It’s a bird, it’s a plane, it’s a new Professor!

Hunter Vasey

If you walk into Professor Carlos Acosta-Ponce’s office, you might be surprised at the state of it. The decorations more closely resemble that of a teenage nerd rather than an Assistant professor of English. An overloaded bookshelf full to the brim with comic books on one wall, and a large, vibrant Puerto Rican flag on another. Both are symbols of his upbringing and inspiration of teaching.

He grew up in the small town of Hormigueros, Puerto Rico.  He received his doctorate from the University of Tulsa, Oklahoma, and moved here to Storm Lake, Iowa with his wife and child. Where he grew up actually very much influenced his move to Storm Lake. Acosta-Ponce recalls that his hometown was much like Storm Lake. In the sense that everyone knew each other and that there was a strong sense of community. However, growing up in Puerto Rico is not the most distinctive thing about this Professor.

The most unique thing about Acosta-Ponce, however, is his teaching style. When asked about his approach to teaching Written Communications, he said this, “A lot of teachers of written com are really committed to this theoretical framework, but they seem to be lacking the component of media literacy, and I’m a big believer that everything we experience in life is mediated.” Therefore, he decided to integrate comic books and graphic novels into his lesson plans. By doing so, it also helps him to be more passionate about the course and its teachings.

“I could teach Hemingway or Jack London, but I’d rather teach something I can have a little fun with,” he elaborated. Professor Acosta-Ponce’s love of comics started extremely young, and he even has a physical copy of the first comic he remembers reading. That comic piece would be called: Fantomas, and although the copy is from 1984 it was published as far back as the 1960s. He keeps it in a pristine plastic sleeve so that he can look back on it and remember his humble beginnings. As for the students he teaches, they appreciate his unique approach. Emma Chase, a sophomore currently taking his writing seminar thought about his ways of teaching, “I really like Professor AP. His teaching style is completely different than many of the professors I have had before, and it feels like a breath of fresh air. He keeps it real, and you can tell that he really cares about his students and their education. Overall, I think he is a great addition to BVU, and I can’t wait to take more classes with him.”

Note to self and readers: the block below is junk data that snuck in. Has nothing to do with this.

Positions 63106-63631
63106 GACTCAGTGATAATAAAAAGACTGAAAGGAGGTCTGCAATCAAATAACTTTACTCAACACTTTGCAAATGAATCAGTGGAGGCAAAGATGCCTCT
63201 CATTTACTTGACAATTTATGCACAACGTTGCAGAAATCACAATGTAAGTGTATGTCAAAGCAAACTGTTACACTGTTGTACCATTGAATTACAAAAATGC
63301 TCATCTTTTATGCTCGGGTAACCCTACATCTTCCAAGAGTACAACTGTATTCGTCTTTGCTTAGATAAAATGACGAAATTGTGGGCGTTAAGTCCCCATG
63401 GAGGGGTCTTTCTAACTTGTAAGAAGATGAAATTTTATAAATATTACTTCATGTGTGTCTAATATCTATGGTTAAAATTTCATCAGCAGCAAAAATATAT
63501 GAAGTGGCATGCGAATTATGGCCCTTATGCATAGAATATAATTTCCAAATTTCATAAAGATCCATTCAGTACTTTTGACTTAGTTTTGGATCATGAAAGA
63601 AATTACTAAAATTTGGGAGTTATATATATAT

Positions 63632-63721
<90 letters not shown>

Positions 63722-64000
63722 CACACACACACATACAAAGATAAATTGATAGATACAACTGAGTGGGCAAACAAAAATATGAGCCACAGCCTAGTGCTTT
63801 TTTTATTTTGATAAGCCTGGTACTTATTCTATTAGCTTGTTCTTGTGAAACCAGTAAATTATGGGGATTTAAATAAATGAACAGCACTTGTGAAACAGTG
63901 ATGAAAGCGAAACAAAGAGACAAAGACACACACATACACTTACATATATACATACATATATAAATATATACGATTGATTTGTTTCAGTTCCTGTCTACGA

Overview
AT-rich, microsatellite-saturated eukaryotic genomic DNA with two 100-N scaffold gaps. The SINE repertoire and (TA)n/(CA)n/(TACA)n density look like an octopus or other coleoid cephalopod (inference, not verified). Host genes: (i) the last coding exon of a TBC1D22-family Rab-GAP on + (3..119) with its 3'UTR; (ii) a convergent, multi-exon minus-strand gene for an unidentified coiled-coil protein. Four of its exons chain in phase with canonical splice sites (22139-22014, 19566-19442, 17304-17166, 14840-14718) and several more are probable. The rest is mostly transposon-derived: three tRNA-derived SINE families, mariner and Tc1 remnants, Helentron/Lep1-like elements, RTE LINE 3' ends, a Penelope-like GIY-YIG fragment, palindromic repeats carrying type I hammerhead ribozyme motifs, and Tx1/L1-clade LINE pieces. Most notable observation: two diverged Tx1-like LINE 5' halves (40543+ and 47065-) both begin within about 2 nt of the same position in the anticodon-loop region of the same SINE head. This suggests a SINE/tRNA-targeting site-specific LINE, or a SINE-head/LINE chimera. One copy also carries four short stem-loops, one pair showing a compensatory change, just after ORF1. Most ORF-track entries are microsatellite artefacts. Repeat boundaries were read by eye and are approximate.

The unique way he approaches his classes lets students connect with the material on an entirely new level, and his passion helps them to find theirs.